This is the earliest the Municipality of South Dundas has ever held budget deliberations, which is something council wanted in hopes of getting capital projects to tender sooner in order to elicit more favourable pricing.
Treasurer Sarah McMillan said that when the needs of each department were initially complied, a 45 per cent tax increase would have been needed to fulfill all the requests.
Staff worked together to get the budget down to this draft form which proposes raising a net levy of $7.1 million on top of the $255,000 worth of growth.
The draft budget, although unlikely to be approved as is, would have an impact of an $85.34 or 8.3 per cent increase for the average residential assessment.
Day one of budget deliberations focused on an examination of operational expenses resulting only in minimal cuts.
One of the first cuts made by council was the 1.7 per cent cost of living increase to their own remuneration that they receive on an annual basis.
Councillor Archie Mellan suggested the cut to a zero increase and council agreed.
“I have no problem with that,” said South Dundas councillor Donnie Lewis. “I’m not here for the money. I’m here because this is what I want to do.” This resulted in a savings of $4,500.
The council mileage budget was also cut back to $1,000 from $3,000 and capped at $1,000. Council agreed that is sufficient because only one member of council (Mellan) claims mileage even though they are entitled to the claim.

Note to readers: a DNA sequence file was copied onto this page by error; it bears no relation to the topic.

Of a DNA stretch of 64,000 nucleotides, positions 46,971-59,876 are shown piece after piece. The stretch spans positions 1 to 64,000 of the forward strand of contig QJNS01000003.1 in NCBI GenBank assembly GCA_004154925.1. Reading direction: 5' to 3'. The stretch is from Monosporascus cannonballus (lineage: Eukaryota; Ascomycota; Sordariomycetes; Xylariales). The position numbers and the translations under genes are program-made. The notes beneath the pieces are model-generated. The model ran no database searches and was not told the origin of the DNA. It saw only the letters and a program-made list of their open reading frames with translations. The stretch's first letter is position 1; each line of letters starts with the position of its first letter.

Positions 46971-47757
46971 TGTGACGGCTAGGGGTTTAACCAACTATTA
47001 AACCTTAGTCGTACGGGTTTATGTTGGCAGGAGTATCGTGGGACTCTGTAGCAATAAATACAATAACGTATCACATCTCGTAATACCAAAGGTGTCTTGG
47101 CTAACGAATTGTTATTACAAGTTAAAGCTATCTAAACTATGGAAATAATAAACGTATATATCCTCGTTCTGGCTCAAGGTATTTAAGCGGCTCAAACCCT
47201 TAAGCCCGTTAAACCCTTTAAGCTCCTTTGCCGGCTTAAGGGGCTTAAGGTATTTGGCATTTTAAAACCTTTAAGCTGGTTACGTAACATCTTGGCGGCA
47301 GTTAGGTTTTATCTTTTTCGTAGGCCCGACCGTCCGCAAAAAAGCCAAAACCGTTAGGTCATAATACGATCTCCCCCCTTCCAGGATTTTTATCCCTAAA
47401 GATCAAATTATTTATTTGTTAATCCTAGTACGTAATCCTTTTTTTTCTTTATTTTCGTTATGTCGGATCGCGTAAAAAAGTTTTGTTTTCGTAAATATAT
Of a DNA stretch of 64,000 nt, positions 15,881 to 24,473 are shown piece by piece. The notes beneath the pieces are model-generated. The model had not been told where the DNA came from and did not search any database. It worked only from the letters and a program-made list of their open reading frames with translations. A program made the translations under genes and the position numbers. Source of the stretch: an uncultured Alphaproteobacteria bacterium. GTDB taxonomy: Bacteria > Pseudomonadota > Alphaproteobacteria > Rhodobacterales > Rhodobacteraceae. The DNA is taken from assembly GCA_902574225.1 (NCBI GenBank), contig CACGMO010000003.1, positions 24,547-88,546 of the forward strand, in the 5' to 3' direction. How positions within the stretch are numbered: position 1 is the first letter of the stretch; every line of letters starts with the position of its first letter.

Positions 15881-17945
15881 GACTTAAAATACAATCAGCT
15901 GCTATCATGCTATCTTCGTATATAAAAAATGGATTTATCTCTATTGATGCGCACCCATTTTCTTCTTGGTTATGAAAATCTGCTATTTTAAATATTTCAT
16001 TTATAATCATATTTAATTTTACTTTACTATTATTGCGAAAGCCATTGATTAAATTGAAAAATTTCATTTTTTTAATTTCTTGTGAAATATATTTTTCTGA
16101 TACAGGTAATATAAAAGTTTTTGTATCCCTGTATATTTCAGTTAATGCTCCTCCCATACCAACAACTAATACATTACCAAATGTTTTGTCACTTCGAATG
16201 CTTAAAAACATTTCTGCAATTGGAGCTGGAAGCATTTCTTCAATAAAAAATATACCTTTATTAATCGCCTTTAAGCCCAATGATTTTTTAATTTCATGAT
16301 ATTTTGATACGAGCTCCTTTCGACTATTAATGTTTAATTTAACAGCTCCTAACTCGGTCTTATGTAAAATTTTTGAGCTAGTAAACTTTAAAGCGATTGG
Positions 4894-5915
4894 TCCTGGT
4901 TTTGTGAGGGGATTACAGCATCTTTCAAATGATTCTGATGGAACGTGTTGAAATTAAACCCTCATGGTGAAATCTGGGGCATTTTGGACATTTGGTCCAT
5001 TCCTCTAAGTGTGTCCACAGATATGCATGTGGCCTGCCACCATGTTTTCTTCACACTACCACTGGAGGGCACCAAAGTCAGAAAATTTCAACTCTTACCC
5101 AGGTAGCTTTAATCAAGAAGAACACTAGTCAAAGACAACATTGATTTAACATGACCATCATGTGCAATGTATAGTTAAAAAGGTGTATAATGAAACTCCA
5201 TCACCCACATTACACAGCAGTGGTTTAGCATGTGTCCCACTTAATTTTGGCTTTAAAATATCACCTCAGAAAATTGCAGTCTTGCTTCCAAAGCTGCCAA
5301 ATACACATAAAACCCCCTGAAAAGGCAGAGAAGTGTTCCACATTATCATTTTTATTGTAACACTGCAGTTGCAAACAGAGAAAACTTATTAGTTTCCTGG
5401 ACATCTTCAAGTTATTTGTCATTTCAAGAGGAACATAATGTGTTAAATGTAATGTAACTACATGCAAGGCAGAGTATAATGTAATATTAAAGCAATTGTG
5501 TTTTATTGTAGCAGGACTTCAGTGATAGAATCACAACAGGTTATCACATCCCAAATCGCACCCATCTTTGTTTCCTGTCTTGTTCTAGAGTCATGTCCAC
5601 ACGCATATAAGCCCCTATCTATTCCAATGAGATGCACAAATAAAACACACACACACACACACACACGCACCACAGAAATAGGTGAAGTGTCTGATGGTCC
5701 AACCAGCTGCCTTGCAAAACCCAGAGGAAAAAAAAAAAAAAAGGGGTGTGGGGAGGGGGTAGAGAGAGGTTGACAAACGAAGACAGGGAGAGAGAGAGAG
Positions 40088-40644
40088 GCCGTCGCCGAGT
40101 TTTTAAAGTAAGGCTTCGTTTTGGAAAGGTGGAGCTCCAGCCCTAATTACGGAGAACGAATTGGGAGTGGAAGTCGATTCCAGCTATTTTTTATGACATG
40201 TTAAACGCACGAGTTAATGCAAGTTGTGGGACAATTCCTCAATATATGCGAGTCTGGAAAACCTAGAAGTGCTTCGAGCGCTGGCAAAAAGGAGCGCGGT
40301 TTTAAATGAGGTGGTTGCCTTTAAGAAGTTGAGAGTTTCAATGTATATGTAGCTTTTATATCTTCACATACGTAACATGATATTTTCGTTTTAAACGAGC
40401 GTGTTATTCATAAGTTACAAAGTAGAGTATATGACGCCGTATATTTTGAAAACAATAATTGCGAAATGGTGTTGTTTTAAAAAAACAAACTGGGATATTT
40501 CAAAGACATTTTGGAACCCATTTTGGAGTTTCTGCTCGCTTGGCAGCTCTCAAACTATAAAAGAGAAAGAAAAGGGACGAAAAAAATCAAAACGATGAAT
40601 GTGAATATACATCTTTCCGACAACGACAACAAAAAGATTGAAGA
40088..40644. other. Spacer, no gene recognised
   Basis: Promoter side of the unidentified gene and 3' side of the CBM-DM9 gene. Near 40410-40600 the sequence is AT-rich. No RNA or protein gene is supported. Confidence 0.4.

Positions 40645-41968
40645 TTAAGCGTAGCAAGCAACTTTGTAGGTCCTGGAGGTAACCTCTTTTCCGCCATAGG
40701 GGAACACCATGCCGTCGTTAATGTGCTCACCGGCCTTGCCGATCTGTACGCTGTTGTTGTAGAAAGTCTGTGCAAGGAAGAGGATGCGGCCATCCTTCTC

South Dundas deputy mayor Kirsten Gardner suggested that there should be a small cut to the office supply budget as well. “Everyone has to give a little,” said Gardner.
South Dundas clerk Brenda Brunt who oversees that budget said that they could certainly give a little bit, so that $60,000 budget was cut back to $55,000
The municipal cost of living wage increase was dropped from 1.7 per cent to 1.5 per cent resulting in a savings of about $6,500.
These small cuts early on in the process, while setting the tone for deliberations, won’t have a significant impact on the final budget numbers because to decrease that tax rate by one per cent $71,251 has to be cut.
The mayor and council weren’t prepared on day one to set a target to strive for wanting to work through the process first.
“But I will say that I don’t think zero is realistic for this year,” said Byvelds, pointing out that the municipality has made more investments in economic development, tourism and doctor recruitment. “Sometimes you have to spend more money to make things work,” said Byvelds.
Also this year they were hit with unanticipated landfill costs with the closure of the Williamsburg site.
For 2020 council and staff decided to keep that department’s budget status quo to allow the new landfill supervisor, once that position is filled, to have his/her own input.
The mayor additionally pointed out that $50,000 was put in the 2020 budget as a start to fulfilling Dundas Manor’s request to South Dundas for $500,000.
“I think that’s a commitment we should stick to one way or another,” said Byvelds.
On day one, councillor Mellan noted that the Taylor Road bridge was removed from the draft budget. Mellan was adamant that regardless of which bridge money is spent on, there needs to be money set aside to start working on bridges.
Council agreed with allocating funds for bridges, although they were not certain Taylor Road bridge should be a priority.
A new bridge reserve will be established with a first allocation of $150,000.
At the end of day one, the net result of negotiations actually amounted to an additional one per cent tax rate increase on top of the 8.3 per cent proposed.
Day two of budget deliberations focused on the capital budget which is where there is the most potential for taxation savings.
The final budget numbers will not be available until early in the new year.